Just for information: There is a restroom building with some relatively moderate lighting that remains on all night and a malfunctioning brighter light that comes on and goes off all night long on a cycle of about 80 to 90 seconds. These lights are on the western side of the parking lot and I believe they have little or no effect on images made primarily on the East side of the meridian - and that is the darkest part of the sky anyway. However, the light is bright enough that it can and will affect a person's ability to become dark adapted, so I believe this site is better for imaging than observing.

Good luck,
Richard

  

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spraay2236 Registered since 27th Feb 2012Fri 01-Feb-13 11:57 AM
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#10. "RE: M31 Andromeda"
In response to Reply # 0


US
          

This is impressive. I'm going to have to learn about this image stacking software. I've wanted to do a little astrophotography, but clear skies very common here. Images like this make me want to try some more.

Thanks for sharing.

SP

Learning a little bit more, every day...

Visit my Nikonians gallery.

  

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Shakenbake Registered since 22nd Nov 2007Fri 01-Feb-13 05:10 PM
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#11. "RE: M31 Andromeda"
In response to Reply # 0


Brevard, US
          

Well done. I have work to do.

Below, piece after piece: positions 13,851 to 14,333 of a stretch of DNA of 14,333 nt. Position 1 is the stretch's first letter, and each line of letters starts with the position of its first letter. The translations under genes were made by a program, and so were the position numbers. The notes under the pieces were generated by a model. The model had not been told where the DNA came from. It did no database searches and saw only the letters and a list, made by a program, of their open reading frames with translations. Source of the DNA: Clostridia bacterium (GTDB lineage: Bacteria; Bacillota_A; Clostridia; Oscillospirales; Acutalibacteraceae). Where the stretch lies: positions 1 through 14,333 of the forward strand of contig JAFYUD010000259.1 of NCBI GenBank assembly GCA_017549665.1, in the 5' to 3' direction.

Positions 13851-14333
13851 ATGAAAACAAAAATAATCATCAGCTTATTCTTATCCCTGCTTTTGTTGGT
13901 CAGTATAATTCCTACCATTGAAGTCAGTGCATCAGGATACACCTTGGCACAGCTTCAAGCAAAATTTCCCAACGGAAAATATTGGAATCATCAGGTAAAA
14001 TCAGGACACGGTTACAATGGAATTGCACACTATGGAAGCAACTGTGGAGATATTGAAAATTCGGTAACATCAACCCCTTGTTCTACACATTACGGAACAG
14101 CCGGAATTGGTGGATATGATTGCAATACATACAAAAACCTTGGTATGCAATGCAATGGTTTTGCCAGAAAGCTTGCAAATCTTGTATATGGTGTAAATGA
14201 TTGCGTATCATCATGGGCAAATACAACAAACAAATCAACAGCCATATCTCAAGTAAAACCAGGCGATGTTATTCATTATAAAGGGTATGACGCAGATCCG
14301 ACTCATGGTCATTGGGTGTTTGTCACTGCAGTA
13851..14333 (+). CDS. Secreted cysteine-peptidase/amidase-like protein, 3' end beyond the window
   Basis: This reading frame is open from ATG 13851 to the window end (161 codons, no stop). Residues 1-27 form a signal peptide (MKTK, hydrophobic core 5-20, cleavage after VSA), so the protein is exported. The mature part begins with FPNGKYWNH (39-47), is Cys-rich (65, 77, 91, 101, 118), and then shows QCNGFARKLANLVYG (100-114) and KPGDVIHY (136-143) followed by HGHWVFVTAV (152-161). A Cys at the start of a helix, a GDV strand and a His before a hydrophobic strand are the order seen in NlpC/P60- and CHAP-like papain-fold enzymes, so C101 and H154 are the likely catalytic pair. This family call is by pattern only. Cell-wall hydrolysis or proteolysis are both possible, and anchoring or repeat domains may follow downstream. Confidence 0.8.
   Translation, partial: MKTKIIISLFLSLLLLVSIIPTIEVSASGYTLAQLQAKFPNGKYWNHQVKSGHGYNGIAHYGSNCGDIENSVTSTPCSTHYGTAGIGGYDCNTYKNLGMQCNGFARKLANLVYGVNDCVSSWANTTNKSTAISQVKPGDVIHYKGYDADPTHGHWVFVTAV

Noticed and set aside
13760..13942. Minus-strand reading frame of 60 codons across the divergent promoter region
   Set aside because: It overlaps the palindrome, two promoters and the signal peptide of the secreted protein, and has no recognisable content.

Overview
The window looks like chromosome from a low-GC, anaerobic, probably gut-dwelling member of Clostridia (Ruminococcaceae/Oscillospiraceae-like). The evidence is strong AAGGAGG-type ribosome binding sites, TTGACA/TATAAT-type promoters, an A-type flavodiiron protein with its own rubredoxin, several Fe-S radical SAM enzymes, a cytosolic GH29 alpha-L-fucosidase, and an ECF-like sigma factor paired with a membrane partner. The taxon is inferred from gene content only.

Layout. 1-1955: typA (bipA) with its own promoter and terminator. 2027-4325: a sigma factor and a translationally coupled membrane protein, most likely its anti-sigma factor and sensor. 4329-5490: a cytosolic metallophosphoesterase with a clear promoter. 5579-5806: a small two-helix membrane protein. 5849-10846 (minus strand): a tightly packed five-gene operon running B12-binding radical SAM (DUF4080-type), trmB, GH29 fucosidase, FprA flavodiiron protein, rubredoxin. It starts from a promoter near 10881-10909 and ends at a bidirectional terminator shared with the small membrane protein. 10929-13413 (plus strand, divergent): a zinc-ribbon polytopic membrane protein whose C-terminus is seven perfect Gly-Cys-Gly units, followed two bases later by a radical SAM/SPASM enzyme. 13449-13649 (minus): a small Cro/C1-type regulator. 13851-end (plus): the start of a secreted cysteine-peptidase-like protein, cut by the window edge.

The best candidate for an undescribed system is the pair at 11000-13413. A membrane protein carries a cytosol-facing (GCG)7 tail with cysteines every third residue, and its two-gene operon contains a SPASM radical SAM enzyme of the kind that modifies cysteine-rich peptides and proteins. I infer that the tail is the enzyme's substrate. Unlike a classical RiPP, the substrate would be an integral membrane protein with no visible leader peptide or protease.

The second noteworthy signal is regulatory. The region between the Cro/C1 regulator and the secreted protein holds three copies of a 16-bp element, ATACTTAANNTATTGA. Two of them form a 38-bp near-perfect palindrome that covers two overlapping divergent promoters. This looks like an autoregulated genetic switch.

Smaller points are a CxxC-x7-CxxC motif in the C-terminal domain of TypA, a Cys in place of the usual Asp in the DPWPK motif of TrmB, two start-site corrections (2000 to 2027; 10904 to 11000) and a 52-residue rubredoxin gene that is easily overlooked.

A Bike can save your life!
www.pixeljuicephotos.com

My Nikonians gallery

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jmascharka Silver Member Charter MemberSun 03-Feb-13 01:20 AM
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#12. "RE: M31 Andromeda"
In response to Reply # 0


livonia, US
          

Great shot! I'm really impressed with it. I'm researching techniques for astrophotography and hope to get started this summer. You're really inspired me to get moving on it.

Visit my Nikonians gallery.

  

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polardan Registered since 30th Sep 2012Mon 04-Feb-13 03:40 AM
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#13. "RE: M31 Andromeda"
In response to Reply # 12


Gisborne, AU
          

Brilliant, and inspiring.

Visit my Nikonians gallery.

  

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glxman Silver Member Nikonian since 04th Oct 2008Wed 06-Feb-13 03:51 AM
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#14. "RE: M31 Andromeda"
In response to Reply # 0
Wed 06-Feb-13 03:52 AM by glxman

South Australia, AU
          

Truly amazing image Richard,
Got me all exited there for a while, Ive also got a 300 f4,
Reading further down your post and subsequent google results soon showed me that there could be a "fiscal cliff" I would eventually fall over!

Thank you for sharing, even with all the "gadgets", you have shown an incredible skill,
Regards,
Gary